Mister Rodgers Homily
Feb 24, 2020
“You shall not bear hatred for your brother or sister in your heart…take no revenge and cherish no grudge.
You shall love your neighbor as yourself.
Once upon a time, a gentleman went to New York City and got caught in the rain. So he ducked with a friend into the subway. The train was crowded with children who were going home from school. Though of all races, the schoolchildren were mostly black and Latino, and they didn't even approach the gentleman and ask him for his autograph. They just sang. They sang, all at once, all together, the song he sings at the start of his program:
It’s a beautiful day in this neighborhood,
A beautiful day for a neighbor,
Would you be mine? Could you be mine?
"Won't You Be My Neighbor?"
Incredible, how one man’s legacy what he stands for could transform an ordinary subway train ride into a beautiful neighborhood.
Tom Hanks recently played Fred Rogers in a movie based on the Esquire piece Can you be a hero…written by Tom Junod…and what might be some of those valuable insights and lessons we can learn in how to be the neighbor that Christ desires we be and Fred Rogers modeled?
At first, the boy was made very nervous by the thought that Mister Rogers was visiting him. He was so nervous, in fact, that when Mister Rogers did visit, he got mad at himself and began hating himself and hitting himself, and his mother had to take him to another room.
Mister Rogers didn't leave, though. He wanted something from the boy. He just waited patiently, and when the boy came back, Mister Rogers talked to him, and then he made his request. He said, "Would you do something for me?" Because of his severe Cerebral Palsy, using his computer, the boy answered yes, of course, he would do anything for Mister Rogers, so then Mister Rogers said, "I would like you to pray for me. Will you pray for me?"
The boy was thunderstruck because nobody had ever asked him for something like that, ever. The boy had always been the object of prayer, and now he was being asked to pray for Mister Rogers, and although at first he didn't know if he could do it, he said he would, he said he'd try, and ever since then he keeps Mister Rogers in his prayers and doesn't talk about wanting to die anymore, because he figures Mister Rogers is close to God, and if Mister Rogers likes him, that must mean God likes him, too.
According to Tom, when Mister Rogers first told me the story, I complimented him on being so smart—for knowing that asking the boy for his prayers would make the boy feel better about himself—and Mister Rogers responded by looking at me at first with puzzlement and then with surprise. "Oh, heavens no, Tom! I didn't ask him for his prayers for him; I asked for me. I asked him because I think that anyone who has gone through challenges like that must be very close to God. I asked him because I wanted his intercession."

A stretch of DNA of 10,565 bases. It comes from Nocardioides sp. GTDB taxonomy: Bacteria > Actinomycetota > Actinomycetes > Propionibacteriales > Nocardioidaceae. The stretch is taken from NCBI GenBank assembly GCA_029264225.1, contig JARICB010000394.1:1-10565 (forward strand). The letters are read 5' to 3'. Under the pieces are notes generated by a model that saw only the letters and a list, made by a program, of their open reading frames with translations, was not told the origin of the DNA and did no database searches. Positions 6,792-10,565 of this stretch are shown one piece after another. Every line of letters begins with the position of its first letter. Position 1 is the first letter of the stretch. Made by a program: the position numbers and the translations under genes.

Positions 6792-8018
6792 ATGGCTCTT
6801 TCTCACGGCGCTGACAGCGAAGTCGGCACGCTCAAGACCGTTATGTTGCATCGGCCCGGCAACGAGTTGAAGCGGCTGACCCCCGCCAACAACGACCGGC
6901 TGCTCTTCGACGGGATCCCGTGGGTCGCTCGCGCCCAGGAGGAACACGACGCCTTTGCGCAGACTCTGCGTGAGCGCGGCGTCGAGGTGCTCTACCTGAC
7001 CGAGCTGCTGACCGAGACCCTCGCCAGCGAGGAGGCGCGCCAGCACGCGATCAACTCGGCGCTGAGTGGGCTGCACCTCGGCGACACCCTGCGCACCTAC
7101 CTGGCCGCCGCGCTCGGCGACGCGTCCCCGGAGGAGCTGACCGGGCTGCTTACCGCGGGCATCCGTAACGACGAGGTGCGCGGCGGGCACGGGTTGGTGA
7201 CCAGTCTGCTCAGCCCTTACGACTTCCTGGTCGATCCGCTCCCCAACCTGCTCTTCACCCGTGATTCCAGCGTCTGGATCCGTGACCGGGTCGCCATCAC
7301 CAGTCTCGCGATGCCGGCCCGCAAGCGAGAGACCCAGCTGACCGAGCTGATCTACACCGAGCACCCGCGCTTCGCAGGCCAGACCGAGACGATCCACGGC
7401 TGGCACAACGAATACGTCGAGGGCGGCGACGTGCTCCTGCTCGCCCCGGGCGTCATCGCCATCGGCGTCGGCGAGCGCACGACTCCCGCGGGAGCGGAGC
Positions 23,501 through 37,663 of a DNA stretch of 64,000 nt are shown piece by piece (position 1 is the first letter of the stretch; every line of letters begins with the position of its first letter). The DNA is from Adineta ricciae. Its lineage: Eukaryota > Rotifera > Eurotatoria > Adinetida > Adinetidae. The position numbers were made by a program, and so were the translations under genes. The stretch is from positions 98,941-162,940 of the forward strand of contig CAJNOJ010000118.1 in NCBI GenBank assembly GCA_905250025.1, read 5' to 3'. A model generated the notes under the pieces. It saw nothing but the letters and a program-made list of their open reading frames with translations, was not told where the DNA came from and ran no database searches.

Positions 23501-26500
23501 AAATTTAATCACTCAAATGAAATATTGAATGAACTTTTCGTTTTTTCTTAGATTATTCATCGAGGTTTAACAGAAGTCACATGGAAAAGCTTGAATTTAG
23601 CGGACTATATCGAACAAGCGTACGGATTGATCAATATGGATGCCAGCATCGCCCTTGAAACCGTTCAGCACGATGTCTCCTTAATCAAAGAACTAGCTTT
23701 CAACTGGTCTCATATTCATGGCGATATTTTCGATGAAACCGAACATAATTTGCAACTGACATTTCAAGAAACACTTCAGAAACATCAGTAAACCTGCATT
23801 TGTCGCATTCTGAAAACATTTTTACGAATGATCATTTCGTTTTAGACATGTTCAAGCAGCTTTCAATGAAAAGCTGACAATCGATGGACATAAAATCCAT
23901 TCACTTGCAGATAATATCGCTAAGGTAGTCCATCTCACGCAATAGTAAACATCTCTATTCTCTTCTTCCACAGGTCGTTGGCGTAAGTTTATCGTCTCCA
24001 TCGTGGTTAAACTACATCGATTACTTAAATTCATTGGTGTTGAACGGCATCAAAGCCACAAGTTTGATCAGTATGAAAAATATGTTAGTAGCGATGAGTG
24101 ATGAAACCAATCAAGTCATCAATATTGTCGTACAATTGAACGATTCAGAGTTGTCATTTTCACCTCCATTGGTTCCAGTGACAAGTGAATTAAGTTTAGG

Once upon a time, a man named Fred Rogers decided that he wanted to live in heaven. Heaven is the place where good people go when they die, but this man, Fred Rogers, didn't want to go to heaven; he wanted to live in heaven, here, now, in this world, and so one day, when he was talking about all the people he had loved in this life, he looked at me and said, "The connections we make in the course of a life—maybe that's what heaven is, Tom. We make so many connections here on earth. Look at us—I've just met you, but I'm investing in who you are and who you will be."
Every choice we make, like it or not we are investing ourselves in others…actually one other…Jesus Christ since we belong to His one body the Church…so that in making these connections and living out my faith especially by way of praying and asking to be prayed for…I am building up this body…like a real Neighborhood Watch area…
being the absolute best neighbor I can be by way of my faith…I am helping to create a loving, nurturing and protective environment for others…even if that protecting and watching causes me to suffer…but a suffering born of love for love…
From the movie
It seems like all these people line up to tell you their problems.
Fred Rogers: Isn’t it wonderful? Such bravery?
Lloyd Vogel: Well, it seems like that would be an incredible burden on you.
Fred Rogers: Well, I’m grateful for you saying that, Lloyd. I’m grateful for your compassion.
Lloyd Vogel: Is it? A burden on you?
[Fred is silent as he contemplates the question]
Lloyd Vogel: Okay, let’s assume it’s a burden on you.
Fred Rogers: There’s no normal life that is free from pain.